Jesus had to endure great privations on this hurried journey. Saturnin, or some other one of the disciples, had charge of a basket of bread. Several times I saw Jesus steeping the hard crust in water, in order to be able to eat it. In Tyre He put up at an inn near the gate on the land side of the city. He had come over a high mountain ridge. Tyre was a very large city. To one approaching from a distant height, it looked as if hanging from a mountain and momentarily in danger of being detached. Jesus did not enter the city. He kept along the wall on the land side where there were not so many people. The wall was very thick. In it was built the inn, and on top of it ran a road. Jesus wore a brownish robe and a white woolen mantle. He went here and there, but only to the houses of the poor built in the wall. Saturnin and one other disciple had come with Jesus to Tyre. Peter, Andrew, James the Less, Thaddeus, Nathanael Chased, and all the disciples that had been with Him at the marriage feast of Cana followed. They travelled in separate bands, and met Jesus in the Jewish meeting house, situated in another quarter of Tyre, to which led a broad canal bordered with trees. To this house, with which the school was connected, belonged a large bathing garden, which ran down even to the water that cut off this quarter of the city from the mainland. The bathing garden was surrounded by a wall, inside of which was a quickset hedge of bushes cut in figures. In the middle of the garden was an open portico containing numerous passages and little apartments, and around it was the spacious bathing cistern full of flowing water. There was in the middle of it a pillar with steps and hand supports, by means of which one could descend into the water to any depth. This place was inhabited by aged Jews, who were despised on account of their religion or origin, although they were good, pious men.
It was touching to see Jesus saluting the disciples on their arrival. He passed among them giving His hands first to one, then to another. They were full of respectful confidence, for they regarded Him as an extraordinary, supernatural Being. They were indescribably joyous at seeing Him again. He delivered to them a long instruction, after which they told Him all that had happened to them. They took a meal together consisting of bread, fruit, honey, and fish which the disciples had brought with them.
The disciples, some in Jerusalem, some in Gennabris, were called to account by the Pharisees before large assemblies on the subject of Jesus, His doctrine and designs, and their own intercourse with Him. They were molested in many ways. Once I saw Peter, Andrew, and John with their hands bound, but a slight effort burst their bonds asunder, as if by a miracle. They were then allowed to return to their homes in peace.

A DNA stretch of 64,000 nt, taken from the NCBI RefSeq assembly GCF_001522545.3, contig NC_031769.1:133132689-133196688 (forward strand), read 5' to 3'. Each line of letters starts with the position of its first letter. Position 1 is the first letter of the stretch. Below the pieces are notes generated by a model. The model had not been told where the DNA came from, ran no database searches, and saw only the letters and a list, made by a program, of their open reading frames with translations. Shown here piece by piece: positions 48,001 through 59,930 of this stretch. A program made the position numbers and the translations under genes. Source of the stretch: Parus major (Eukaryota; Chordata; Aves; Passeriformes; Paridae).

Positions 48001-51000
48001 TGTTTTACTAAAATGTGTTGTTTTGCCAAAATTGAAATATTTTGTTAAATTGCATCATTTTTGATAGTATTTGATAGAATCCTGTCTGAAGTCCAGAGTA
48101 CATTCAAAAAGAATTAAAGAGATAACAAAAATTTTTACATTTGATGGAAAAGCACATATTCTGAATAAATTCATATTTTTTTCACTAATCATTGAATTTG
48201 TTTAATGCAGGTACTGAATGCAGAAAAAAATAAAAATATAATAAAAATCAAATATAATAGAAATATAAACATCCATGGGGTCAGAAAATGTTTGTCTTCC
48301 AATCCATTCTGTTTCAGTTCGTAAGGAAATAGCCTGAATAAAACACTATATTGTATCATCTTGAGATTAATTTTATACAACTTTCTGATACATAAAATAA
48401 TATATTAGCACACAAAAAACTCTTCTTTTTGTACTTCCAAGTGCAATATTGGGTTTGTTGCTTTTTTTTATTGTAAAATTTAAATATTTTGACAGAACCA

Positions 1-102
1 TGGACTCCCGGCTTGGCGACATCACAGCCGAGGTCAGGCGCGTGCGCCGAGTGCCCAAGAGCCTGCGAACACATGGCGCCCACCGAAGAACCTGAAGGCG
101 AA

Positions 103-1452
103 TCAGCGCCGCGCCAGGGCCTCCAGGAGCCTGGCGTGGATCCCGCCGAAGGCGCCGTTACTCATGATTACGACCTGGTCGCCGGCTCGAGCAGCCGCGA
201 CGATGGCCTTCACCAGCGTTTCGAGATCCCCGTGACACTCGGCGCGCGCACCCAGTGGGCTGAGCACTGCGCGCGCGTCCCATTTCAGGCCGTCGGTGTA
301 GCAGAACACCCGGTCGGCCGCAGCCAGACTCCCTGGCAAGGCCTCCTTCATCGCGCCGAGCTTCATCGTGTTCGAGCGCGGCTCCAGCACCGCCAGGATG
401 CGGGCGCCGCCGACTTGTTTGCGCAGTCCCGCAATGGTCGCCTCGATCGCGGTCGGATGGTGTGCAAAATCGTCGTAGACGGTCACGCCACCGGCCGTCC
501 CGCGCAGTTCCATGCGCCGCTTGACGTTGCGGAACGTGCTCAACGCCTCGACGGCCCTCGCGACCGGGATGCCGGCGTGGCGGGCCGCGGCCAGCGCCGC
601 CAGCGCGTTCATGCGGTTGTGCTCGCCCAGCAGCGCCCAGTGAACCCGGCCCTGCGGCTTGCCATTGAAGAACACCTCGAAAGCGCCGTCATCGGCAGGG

Jesus exhorted them to constancy and told them to begin to free themselves more and more from their avocations, and to spread, as far as they could, His doctrine among the people of their district. He added that He would soon be with them again, and that He would resume His public teaching when He should have rejoined them in Galilee.
After the departure of the disciples, Jesus held in the school of the bathing garden an instruction and exhortation before a numerous assembly of men, women, and children. He spoke of Moses, of the Prophets, and of the near coming of the Messiah. He interpreted to them the meaning of the drought that had fallen upon the country in the time of Elias, the Prophet’s prayer for rain, the uprising clouds, and the showers that fell, and He showed how all this was soon to be realized. He spoke also of water and of purification, healed many of the sick, and directed them to receive the baptism of John. He cured many boys who had been brought to Him on beds. He plunged several of them, holding them by the arms, into the water, Saturnin having poured into it from a bottle some other water that Jesus had blessed. The two disciples baptized these children. There were other boys approaching manhood, who went down into the cistern and, holding to the column, plunged themselves under the water, and in this way were baptized. I noticed here several circumstances unlike what I had generally seen on such occasions. Many of the adults had to remain standing at a distance. The ceremony went on until night closed in.
Jesus in Sichor Libnath